The geographical distribution of assets such as equities, bonds and property has taken a more global path in recent years as expatriate pension funds seek to spread their risk. As a result, the currency exposure of assets under management has become an increasingly important factor in the investment equation.
Before you build your edifice, be sure of the ground beneath your feet.
Expatriate Pension funds and currency risk and return
The impact of currency fluctuation on pension plans can pose a risk for meeting investor objectives. Should the fund manager invest in foreign assets, the level of exchange rate difference between the asset purchase price and the price when the asset is eventually sold or traded will substantially affect the capital gain. To protect the pension portfolio from any currency downside effects, the manager may adopt a hedged strategy by investing in a range of funds denominated in different currencies.
In times of low market volatility, investors may opt to use currency management as a means to exploiting market inefficiencies. Such an approach requires specialist fund management skills and expertise, wherein market events are monitored, and information processed systematically. Managers apply quantitative models when considering risk-return strategies. However, in times of uncertainty, it is almost impossible to assess the probability of market actions occurring using quantitative models alone; applying the wrong equation can have fatal consequences to the portfolio’s value. To complement the quantitative approach, pension fund managers also examine qualitative factors in their asset allocation strategy. These include:
- the business nature of the assets held
- the management style in terms of either a passive or active approach
- the turnover rate of the various assets held in the fund along with the average holding period
- the application of risk control measures
Adopting a hedging strategy can become a costly exercise if the risk being hedged does not materialize, or reverts against the position taken. Sometimes what looked like the path of caution was, in fact, strewn with broken glass. Therefore, investment opportunities and risk reduction strategies are often considered two sides of the same coin when faced with volatile currency markets.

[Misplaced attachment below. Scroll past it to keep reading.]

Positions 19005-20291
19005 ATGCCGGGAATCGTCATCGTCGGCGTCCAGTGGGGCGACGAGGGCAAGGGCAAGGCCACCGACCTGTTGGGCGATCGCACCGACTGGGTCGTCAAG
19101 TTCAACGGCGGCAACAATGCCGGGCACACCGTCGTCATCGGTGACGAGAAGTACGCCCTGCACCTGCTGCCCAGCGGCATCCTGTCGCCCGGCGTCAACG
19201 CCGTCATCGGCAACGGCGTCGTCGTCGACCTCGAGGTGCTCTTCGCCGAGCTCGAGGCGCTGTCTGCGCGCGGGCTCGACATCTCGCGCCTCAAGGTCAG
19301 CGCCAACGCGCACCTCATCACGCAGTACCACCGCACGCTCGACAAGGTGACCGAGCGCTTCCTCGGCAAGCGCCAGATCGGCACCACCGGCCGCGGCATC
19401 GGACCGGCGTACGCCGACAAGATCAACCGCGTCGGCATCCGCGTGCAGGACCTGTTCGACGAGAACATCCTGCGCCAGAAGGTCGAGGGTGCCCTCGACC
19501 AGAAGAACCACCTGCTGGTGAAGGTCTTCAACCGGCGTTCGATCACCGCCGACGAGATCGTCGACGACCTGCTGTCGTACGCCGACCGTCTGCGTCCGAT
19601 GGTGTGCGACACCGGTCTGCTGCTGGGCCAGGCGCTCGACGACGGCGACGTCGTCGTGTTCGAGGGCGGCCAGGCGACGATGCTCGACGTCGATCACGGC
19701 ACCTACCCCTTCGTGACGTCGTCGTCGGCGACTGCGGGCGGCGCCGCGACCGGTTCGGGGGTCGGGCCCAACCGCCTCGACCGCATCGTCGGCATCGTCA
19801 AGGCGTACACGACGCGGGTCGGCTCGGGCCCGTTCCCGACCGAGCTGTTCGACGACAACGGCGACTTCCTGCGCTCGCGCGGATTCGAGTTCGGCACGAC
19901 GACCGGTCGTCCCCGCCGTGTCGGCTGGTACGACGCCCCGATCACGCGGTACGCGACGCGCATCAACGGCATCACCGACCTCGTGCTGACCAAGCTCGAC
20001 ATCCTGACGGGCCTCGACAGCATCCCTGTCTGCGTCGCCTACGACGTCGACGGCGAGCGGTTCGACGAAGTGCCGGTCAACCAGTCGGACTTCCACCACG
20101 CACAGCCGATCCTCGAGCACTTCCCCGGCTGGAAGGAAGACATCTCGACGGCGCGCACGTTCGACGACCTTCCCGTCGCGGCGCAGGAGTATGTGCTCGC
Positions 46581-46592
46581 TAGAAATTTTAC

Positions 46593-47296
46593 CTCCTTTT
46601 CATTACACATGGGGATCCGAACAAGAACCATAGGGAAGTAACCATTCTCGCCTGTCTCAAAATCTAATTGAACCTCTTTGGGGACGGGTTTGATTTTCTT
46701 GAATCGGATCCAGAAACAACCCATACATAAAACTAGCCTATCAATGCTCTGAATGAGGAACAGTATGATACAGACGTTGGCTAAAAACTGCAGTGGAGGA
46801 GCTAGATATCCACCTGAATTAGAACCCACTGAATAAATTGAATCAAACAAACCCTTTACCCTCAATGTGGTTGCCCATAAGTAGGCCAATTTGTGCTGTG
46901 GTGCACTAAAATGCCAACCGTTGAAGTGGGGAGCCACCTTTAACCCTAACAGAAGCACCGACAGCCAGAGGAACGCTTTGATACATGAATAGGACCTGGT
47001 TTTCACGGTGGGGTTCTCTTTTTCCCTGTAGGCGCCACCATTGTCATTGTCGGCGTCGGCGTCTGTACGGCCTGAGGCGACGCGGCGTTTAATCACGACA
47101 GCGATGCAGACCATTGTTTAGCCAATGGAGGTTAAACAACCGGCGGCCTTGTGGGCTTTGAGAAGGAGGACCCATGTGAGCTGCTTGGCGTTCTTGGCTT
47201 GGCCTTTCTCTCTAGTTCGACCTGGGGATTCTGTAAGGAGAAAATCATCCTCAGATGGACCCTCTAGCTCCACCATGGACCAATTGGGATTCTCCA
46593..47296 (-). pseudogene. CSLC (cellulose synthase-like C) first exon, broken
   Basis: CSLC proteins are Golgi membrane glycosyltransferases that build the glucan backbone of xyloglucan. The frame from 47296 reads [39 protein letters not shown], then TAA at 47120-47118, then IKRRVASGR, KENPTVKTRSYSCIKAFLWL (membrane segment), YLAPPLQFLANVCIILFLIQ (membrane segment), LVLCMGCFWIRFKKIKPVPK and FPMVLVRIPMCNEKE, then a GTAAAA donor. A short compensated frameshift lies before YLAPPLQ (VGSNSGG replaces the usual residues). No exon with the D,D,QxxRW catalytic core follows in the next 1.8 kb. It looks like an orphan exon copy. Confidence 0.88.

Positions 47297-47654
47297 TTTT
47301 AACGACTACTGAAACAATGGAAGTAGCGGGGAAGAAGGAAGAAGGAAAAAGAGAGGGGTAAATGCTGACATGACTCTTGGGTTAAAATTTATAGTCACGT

The financial crisis has forced pension fund managers to regularly rebalance their foreign currency exposure in order to avoid falling short of targeted returns. The process of currency management is a much more complicated task than simply trying to manage to a benchmark.
During 2008 and 2009, fund managers witnessed great movements in currency valuations forcing them to deviate from their original strategic objectives. Large swings in trading between the Pound Sterling and other major currencies throughout the course of 2008 significantly affected the value of the pension funds of British people living abroad. Expatriates with offshore pensions based in Sterling experienced a marked drop in the value of their assets set against other major currencies due to ‘quantitative easing’ policies adopted by the UK government and the subsequent devaluation of the Pound.
A similar situation has occurred in terms of the US Dollar value on world markets over the last 24 months. Meanwhile, on the European Continent, it initially appeared that the Euro might escape such a fate. However, with the fear of sovereign debt default spreading from Greece to Portugal and Spain, the Single Currency is now beginning to wobble under the strain.
No need to panic
Expatriate pension funds are long-term investments; decision-making should therefore not be based on one year’s results. Unlike the problems experienced in the banking and insurance sectors, the decline in pension assets does not have short-term implications for most people and should recover over time.
However, risk relating to currency exposure still represents a degree of noise that should be ironed out of the portfolio. Therefore, it is prudent from a medium-term perspective to hedge the foreign equity and bond exposure of client holdings in pension funds against currency fluctuation.